A Better Way to Mulch, or Not!

Mulching the conventional landscape has evolved over the years from mere weed suppression and water conservation (mulch’s original purpose), to yearly mulch applications looking to “refresh” planting beds and paint the landscape with differently-colored mulches in an effort to stylize our yards in the same way we decorate our interiors. This new approach to mulch in the landscape comes at a cost. Not only a concrete, dollars and cents cost, but a detrimental cost to our environment as well. 

Organic mulch retains soil moisture by reducing competition with weeds, shading the soil, and improving soil structure. This soil moisture can reduce the need for supplemental watering of landscape plants, saving water and labor costs. Colored mulch is NOT adding organic matter to your soils, and is in fact adding chemicals as well as degrading your water supply.

Dyed mulches (black, red, green and other color varieties) are usually made up of recycled wood waste. This trash wood can come from old hardwood pallets, old decking, or worse yet- pressure treated CCA lumber. CCA stands for Chromium, Copper and Arsenic; chemicals used to preserve wood. This ground up trash wood is then sprayed with a tint to cover up inconsistencies in the wood and give it a uniform color. Due to consumer demand, we currently source dyed hardwood mulch as opposed to palletized scrap or trash wood. We are working to encourage our clients to make the switch to undyed mulch.

This dyed wood mulch does not break down to enrich the soil as good mulch should. Instead it leaches the dye along with the possible contaminants (chromium, copper, arsenic and others) into the soil harming, even killing beneficial soil bacteria, insects, earthworms, and sometimes the plants themselves. These wood mulches actually rob the soil of nitrogen by out-competing the plants for the nitrogen they need for their own growth.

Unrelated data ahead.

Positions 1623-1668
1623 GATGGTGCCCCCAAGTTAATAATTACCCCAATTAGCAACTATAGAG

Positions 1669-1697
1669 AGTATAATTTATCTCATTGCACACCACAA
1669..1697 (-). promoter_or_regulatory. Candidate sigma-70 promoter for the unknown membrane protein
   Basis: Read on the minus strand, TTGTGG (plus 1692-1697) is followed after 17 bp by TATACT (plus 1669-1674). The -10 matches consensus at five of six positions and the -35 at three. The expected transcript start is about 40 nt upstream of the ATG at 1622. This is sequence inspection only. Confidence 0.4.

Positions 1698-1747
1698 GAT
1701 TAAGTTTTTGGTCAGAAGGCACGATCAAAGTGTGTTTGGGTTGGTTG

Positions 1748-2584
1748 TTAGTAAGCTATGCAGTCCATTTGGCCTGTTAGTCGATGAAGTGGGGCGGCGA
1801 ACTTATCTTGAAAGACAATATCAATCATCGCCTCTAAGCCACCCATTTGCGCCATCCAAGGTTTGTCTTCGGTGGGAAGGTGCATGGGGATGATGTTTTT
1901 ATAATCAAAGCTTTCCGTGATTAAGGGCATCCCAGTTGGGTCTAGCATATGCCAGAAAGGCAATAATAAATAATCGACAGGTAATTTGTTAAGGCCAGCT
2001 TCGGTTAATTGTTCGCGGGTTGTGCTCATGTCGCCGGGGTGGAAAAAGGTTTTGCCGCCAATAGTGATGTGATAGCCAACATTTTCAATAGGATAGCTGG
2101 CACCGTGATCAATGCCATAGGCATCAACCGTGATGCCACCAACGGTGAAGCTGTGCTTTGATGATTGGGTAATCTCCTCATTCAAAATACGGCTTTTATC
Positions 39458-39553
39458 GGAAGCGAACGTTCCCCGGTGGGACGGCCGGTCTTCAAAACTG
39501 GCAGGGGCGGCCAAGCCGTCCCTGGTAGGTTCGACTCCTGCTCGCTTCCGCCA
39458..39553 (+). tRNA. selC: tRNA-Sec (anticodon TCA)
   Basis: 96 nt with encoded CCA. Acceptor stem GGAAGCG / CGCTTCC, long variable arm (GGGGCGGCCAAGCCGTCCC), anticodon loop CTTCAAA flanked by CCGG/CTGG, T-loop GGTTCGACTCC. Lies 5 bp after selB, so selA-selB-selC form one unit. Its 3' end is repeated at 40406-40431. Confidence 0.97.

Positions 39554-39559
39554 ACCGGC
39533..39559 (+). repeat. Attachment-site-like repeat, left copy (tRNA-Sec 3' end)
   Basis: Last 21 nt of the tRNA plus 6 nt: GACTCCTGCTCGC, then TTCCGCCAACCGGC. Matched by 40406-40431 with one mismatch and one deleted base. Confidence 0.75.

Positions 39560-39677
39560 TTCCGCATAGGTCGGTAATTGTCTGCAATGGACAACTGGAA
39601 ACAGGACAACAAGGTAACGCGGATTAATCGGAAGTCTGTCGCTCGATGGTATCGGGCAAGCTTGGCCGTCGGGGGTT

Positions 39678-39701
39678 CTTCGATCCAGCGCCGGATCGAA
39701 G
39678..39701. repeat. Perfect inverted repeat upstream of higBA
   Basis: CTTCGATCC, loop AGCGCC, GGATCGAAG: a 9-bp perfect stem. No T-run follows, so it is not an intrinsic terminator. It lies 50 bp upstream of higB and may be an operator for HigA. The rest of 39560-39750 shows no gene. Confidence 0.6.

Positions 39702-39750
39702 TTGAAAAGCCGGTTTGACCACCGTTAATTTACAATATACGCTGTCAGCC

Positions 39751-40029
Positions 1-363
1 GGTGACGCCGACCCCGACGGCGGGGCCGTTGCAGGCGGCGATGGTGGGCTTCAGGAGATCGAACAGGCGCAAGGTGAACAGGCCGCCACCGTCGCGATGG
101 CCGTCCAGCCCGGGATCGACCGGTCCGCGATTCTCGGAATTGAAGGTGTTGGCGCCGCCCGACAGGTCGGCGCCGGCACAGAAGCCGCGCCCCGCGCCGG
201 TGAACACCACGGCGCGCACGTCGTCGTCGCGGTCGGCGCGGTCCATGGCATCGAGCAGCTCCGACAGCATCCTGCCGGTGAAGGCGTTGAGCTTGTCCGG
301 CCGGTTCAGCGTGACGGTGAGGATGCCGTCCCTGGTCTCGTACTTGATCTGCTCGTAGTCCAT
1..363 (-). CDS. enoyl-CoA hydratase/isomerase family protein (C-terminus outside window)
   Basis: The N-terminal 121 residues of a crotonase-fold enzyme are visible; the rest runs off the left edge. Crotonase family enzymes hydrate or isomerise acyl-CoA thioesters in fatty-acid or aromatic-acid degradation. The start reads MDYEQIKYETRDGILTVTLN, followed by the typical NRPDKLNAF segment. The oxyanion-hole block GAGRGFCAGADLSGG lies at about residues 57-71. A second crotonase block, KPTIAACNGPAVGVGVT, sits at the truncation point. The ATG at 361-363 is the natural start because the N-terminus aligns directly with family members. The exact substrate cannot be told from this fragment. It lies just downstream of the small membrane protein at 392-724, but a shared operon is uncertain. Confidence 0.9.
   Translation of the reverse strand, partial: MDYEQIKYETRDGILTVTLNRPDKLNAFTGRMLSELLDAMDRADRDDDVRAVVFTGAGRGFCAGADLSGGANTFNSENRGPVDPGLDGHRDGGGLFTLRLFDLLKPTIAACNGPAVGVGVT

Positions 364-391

The depth of mulch is variable depending on the plants growing there, but generally should not exceed 2 to 3 inches. Mulch should not be piled up around plants so that water runs off instead of penetrating the soil, and should never be placed in direct contact with the stems or trunks of trees and shrubs, as this incorrect practice leads to disease and fungal issues. 

An alternative to bark mulch is the addition of living mulch, or ground cover plant materials. Native ground covers and planting layers in the landscape are another way to control weeds and moisture in your beds. This technique of green mulching allows plant material to grow together and alleviate bare areas in planting beds, thus reducing weeds and increasing soil moisture while also adding aesthetic value.

Proper mulching practices maintain optimum plant health, ultimately increasing the life of a plant and reducing maintenance and replacement costs. At Strauser we can help define areas in your landscape that would benefit from mulching and planting renovations to realize the above benefits. Let us come out to your property to show how we can help you utilize these and other Better Way solutions!

Article written by Robin Anglemyer